Stan Drayton doesn’t plan to put together a depth chart anytime soon.
The first-year Temple football coach has seen improvement and enthusiasm from his players, but he wants to keep the competition for the opposing positions of the Owls, who opened the season against Duke on September 2.
It’s been a good three days,” Drayton said. “The thing I love about this group is, they’ve taken the field ready to go, they’re really excited to play. They’ve had a good vacation. The guys are getting bigger, stronger and things like that. We’ve got some new pieces that we’re just trying to get into our system.”
»Read more: Stan Drayton impressed by Temple’s growth and unfazed by pre-season ratings
Friday’s practice was the first time players wore pads and took to the court in 91-degree weather. Between the returning albums, the beginner class, and the new additions from the transfer portal, every player will have a clean slate for a shot at their starting point.
“We get better just by adopting a competition mentality every single day,” Drayton said. Credit to our players [that] They don’t think about the depth chart either. They take advantage of every opportunity they get. We told them it’s wide open and you have to go to it. Once you get it, you have to go and keep it. … This is just the mentality of a strong temple football player, you compete every day.”
Here’s a look at the state of Temple’s attack, defense and special teams after three days of training camp.
Over the summer, Drayton picked up 11 players from the transfer gate, six of them in attack.
Among those recent additions is the return of former Illinois-state Jacary Norwood, who had 27 cars for 120 yards last season. He’s still waiting to clear his sheets, but he could join the owls any day, according to Drayton.
“He’s got a knack,” said Drayton. “He can pick up the ball from the field. He’s hard to connect, but he has the fifth gear. … He’s a guy who can run home, so something we felt we needed in that group and I hope he can make that happen.”
The backroom running features returnees Edward Sidey, who accounted for the bulk of cargo last season, Darvon Hubbard, and Trey Blair. Drayton mentioned that the rear half has improved since the spring, when they learned new blocking schemes.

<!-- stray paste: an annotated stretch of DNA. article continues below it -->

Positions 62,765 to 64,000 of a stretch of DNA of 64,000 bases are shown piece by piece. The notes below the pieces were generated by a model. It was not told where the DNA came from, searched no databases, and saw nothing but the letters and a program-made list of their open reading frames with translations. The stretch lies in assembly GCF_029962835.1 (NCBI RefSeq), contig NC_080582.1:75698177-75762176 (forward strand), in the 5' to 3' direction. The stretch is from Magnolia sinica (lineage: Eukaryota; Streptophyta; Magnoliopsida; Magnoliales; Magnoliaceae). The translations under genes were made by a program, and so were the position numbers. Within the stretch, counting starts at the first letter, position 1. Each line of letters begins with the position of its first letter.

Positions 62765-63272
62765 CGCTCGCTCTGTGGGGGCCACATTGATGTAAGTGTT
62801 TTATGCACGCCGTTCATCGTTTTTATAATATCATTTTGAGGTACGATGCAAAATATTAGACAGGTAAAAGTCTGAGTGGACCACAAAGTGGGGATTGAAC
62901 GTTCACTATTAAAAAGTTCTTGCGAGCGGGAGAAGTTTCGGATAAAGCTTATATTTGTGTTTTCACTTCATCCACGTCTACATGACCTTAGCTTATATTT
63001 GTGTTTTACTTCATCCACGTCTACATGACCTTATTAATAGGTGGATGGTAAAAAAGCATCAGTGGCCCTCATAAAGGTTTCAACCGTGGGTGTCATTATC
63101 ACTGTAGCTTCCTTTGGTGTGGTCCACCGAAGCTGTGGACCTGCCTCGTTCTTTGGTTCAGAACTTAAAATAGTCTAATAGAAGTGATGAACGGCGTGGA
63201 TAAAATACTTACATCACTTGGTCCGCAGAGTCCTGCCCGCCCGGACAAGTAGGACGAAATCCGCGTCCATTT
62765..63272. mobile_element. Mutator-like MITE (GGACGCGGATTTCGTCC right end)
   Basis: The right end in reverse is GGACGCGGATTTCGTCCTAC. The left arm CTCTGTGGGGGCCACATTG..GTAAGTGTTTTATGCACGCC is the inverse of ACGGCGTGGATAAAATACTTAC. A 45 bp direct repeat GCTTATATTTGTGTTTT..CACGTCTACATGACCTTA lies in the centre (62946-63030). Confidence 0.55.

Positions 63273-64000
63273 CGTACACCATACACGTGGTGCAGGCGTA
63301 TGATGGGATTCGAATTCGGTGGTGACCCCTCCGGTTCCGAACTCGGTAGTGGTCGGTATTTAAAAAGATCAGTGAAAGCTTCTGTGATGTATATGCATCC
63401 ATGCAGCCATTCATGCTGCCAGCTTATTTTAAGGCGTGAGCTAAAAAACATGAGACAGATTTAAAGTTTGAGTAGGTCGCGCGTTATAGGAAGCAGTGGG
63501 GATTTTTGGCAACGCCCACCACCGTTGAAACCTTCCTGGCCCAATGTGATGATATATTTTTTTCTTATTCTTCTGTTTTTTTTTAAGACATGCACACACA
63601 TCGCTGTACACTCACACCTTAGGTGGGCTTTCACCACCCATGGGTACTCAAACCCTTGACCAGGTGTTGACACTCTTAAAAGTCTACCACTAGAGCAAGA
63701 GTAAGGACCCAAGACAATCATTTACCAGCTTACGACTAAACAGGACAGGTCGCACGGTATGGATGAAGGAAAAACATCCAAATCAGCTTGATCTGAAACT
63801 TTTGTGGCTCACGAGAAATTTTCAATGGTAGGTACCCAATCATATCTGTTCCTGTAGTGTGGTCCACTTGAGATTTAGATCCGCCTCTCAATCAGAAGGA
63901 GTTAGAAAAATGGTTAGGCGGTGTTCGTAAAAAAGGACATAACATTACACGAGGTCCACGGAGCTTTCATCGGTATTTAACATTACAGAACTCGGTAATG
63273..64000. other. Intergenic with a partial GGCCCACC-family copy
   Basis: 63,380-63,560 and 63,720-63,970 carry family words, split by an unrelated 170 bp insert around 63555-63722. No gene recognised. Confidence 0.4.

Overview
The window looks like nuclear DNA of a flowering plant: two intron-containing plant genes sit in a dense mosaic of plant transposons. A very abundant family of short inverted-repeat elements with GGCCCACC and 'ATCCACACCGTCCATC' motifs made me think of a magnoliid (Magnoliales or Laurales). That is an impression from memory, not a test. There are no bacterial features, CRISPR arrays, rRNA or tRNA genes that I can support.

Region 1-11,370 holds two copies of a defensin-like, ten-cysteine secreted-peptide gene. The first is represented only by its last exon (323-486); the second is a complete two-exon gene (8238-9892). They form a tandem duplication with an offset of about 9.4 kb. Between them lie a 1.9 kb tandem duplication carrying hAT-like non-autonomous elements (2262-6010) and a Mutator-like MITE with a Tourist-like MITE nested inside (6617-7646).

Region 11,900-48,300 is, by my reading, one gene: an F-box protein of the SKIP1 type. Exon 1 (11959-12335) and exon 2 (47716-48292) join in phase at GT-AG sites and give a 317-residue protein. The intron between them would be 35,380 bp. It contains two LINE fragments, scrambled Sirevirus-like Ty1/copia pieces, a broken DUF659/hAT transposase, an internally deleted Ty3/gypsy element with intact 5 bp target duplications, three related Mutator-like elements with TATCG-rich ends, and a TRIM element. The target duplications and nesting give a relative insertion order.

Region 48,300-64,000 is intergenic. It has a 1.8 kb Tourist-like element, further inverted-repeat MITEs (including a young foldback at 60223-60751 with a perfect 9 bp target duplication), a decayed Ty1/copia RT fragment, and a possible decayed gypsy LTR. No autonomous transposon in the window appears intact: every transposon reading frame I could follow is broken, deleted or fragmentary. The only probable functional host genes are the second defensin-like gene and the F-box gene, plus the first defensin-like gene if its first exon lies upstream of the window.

Quincy Patterson, the transfer quarterback from North Dakota whom Drayton calls a natural leader, was making a name for himself early in the camp. Offensive coordinator Danny Langsdorf sees Patterson as a player who can run well and has a good size at 6-foot-3 and 235 pounds.
“You see a real team player,” Langsdorff said. “He did whatever he needed to do to help the team win. … He has a really good character, very open and helpful to the guys. He is a team player all the way.”
Langsdorf added that last season’s player, Duane Mattis, had improved the accuracy of throwing the ball. The quarterback competition will continue.
Drayton also mentioned that crossovers Ian Stewart (NW) and Adonicas Sanders (Georgia Tech) added depth to the wide receiver.
Defensive coordinator DJ Eliot plans to use a 3-4 lineup with a variety of fronts. Although the returnees have had to learn a new system since Temple fought a 4-3 defense under Rod Curry last season, Elliott has seen his midfielders flourish in his attacking scheme.
“They loved that there were so many opportunities for people to get into the quarterback,” Elliott said. “It’s all about effort and execution and we have to make them play hard every moment and execution.”
Returning midfielders include Jordan Magee, Evandi Rigby and Kobe Wilson.
Special Teams coordinator Adam Scheer said the owls might add another player during camp. Currently, the group includes playmaker Rory Bell, gambler Mackenzie Morgan, and kicker/gambler Noah Botsford.
Morgan is moving from Weber University to Australia. “I love what he brings to the table,” Shire said. “There’s nothing really bothering him.”
When kicking and dragging returns, recipients Amad Anderson, Jose Barbon, Malik Cooper and Cornerback Jalen McMurray took most of the reps there.
“The goal is for the guy to be the most explosive to be the one you trust the most,” Schaere said. “Emad is working to gain that position and for sure he is a dynamic athlete. He can be a threat in the second leg, whether in kicks or kicks, but he has to catch the kicks a little bit better.”
#Competition #wide #open #Temple #days #football #training #camp